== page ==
Sleep and Recuperative Rest
Americans can de-prioritize good sleep and rest habits for too much work and too much exercise. Current research shows plenty of sleep is a key factor in overall health and recuperative rest periods between workouts help the body recharge and get stronger.
“In our society, we have this idea that you can just get by without sleep or manipulate when you sleep without any consequences,” said Lawrence Epstein, president of the American Academy of Sleep Medicine. “What we’re finding is that’s just not true.”
Sleep deprivation “dumbs us down” and dulls the brain and we end up trying to stay afloat in a vicious, stressful cycle. Getting less than seven hours of sleep puts one at a possible risk for heart disease, heart attack, heart failure, irregular heart beat, high blood pressure, stroke, obesity and metabolic problems such as diabetes.
“People are starting to believe that there is an important relationship between short sleep and all sorts of health problems,” said Emmanuel Mignot of Stanford University, who worked on a large study on sleep and nutrition published in the journal, Sleep.
“Lack of sleep disrupts every physiologic function in the body,” says Eve Van Cauter of the University of Chicago. “We have nothing in our biology that allows us to adapt to this behavior.”
Mignot’s work on the National Health and Nutrition Study suggests that the nation’s obesity epidemic corresponds to Americans getting less sleep, which disrupts hormones that regulate appetite, and leaves us too exhausted for our bodies to recharge.
Rest and relaxation between workouts should include recuperation time for the body to repair muscle tissue. People who exercise the same muscle groups more than five days a week are following programs usually reserved for elite athletes. According to Bruno Paletto of the University of Tennessee, we are not genetically predisposed to such intense training, which leaves the body over trained or chronically fatigued.
“If the time between workouts is too short, the muscle cannot recover or rebuild before being worked again. When this happens, the muscle becomes chronically fatigued and actually decreases in strength,” Paletto said. Both the National Strength and Conditioning Association and the American College of Sports Medicine advise 36 to 48 hours rest between specific muscle group workouts with seven solid hours of sleep at night, plus a healthy nutrition plan and proper work-out technique.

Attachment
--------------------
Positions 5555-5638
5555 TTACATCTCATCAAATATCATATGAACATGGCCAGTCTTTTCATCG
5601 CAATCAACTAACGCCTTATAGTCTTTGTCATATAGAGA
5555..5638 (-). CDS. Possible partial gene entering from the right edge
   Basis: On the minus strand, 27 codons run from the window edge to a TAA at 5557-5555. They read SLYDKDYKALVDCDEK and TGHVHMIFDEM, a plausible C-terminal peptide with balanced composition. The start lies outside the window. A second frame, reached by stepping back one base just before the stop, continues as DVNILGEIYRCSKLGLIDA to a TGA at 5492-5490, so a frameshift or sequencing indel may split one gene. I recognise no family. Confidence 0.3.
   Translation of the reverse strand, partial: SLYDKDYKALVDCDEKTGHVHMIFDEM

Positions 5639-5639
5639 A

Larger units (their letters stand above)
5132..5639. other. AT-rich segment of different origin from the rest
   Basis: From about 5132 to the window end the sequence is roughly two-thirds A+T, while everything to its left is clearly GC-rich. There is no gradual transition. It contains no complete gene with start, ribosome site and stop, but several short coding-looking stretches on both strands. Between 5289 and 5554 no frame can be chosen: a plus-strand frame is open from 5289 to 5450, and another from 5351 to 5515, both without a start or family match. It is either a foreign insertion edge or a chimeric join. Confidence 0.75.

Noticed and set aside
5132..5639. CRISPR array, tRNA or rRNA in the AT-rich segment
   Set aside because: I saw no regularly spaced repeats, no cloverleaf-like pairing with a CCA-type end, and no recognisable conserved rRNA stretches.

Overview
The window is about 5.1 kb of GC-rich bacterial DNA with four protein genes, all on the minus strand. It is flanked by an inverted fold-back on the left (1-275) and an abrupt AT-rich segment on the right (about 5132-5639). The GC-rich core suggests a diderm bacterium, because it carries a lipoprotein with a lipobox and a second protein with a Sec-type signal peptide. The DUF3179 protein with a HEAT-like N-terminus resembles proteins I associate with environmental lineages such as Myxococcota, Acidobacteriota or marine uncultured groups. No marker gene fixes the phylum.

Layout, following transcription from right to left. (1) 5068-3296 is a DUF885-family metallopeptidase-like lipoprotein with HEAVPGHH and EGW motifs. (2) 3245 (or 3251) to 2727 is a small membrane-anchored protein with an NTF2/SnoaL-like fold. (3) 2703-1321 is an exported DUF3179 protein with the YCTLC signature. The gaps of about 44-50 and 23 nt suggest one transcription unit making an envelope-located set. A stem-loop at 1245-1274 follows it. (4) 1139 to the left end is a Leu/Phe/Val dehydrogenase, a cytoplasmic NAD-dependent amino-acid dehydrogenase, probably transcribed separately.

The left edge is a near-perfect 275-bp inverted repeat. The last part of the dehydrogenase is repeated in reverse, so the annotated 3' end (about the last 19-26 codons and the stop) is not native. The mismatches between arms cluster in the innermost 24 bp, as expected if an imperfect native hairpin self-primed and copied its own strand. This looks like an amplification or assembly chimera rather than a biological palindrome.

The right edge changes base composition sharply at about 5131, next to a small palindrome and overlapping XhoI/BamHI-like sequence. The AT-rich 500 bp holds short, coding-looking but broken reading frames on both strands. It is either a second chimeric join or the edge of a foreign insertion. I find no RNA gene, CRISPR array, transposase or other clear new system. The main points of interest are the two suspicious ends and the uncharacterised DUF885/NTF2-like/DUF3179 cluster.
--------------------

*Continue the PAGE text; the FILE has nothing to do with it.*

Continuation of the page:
There is no one-size-fits-all resting plan in health and exercise for everyone, but your very best plan is in listening to your body and resting accordingly.
Skin and Summer
Now that summer is here as much as it can be in the City, there will probably be vacations for most of you that include sunny places. We’re going to examine what to do to have healthy skin, what to do to protect it and what can be done for minor irritations.
Healthy skin needs a great diet including plenty of antioxidant-rich foods such as blueberries, spinach and other leafy greens, tomatoes, beans peas and lentils, fish especially salmon and nuts. According to Dr. Susan C, Taylor of Columbia University, “Research has shown that the antioxidants…can protect the skin from sun damage and help reduce damage in skin cells…”. Dr. Taylor qualifies the statement saying eating a variety of healthy foods and staying well hydrated should help most people. There has also been some talk about Vitamin A for improving wrinkled skin but the Mayo Clinic has written these claims have not yet been proven. It is important to get your daily share of Vitamin A which assists in skin cell regeneration and can be found in yellow-orange fruits and vegetables and dark green leafys.
Conversely, it seems some foods have been associated with skin damage and …”some research suggests that a diet high in fat and carbohydrates promotes skin aging” as stated by Lawrence E. Gibson of the Mayo Clinic.
The big practice for skin is DON’T SMOKE.
When cleaning your body, remember to limit bath time, use warm instead of hot water, avoid strong soaps, moisturize, and pat dry rather than rub. All of these moderate practices maintain the natural oils in your skin which aid in the regeneration of cells and promoting skin health.
To protect yourself from the sun, it’s best to avoid being out between 10a and 4p, wear protective clothing which includes wide brimmed hats and use a sunscreen. A broad-spectrum sunscreen is suggested of SPF15 or greater although the American Academy of Dermatology suggests SPF 30. In any case, apply the sunscreen every two hours and more if your sweating or swimming. Remember that UV rays can penetrate cloud cover so use it even on cloudy days.
In case you do burn, the damage is done and there is no quick fix. It may take several days to know the full extent of the damage but there are steps you can take to ease the pain. Keep skin cool by applying cold compresses or take a cool bath. Apply aloe or moisturizing cream avoiding products with alcohol or benzocaine. Leave blisters intact; you may have to cover them with gauze. Treat peeling skin with gentleness when bathing. Consult a doctor if there are blisters over a large portion of your body, you have a high fever or severe pain and the sunburn doesn’t improve within a few days.
Finally, since a great many people like to camp, be sure to be on the lookout for poison oak and poison ivy. If you don’t know what it looks like, you can go here to see some great pics. The rash usually lasts two to four weeks and while it’s running it’s course, you can take oatmeal baths (one cup of oats in a coolish bath), cool compresses or use over the counter anti itch medications for relief. Be sure to see your doctor if the rash is widespread or there are a large number of blisters.
Have a great time outdoors and remember to treat your skin respectfully.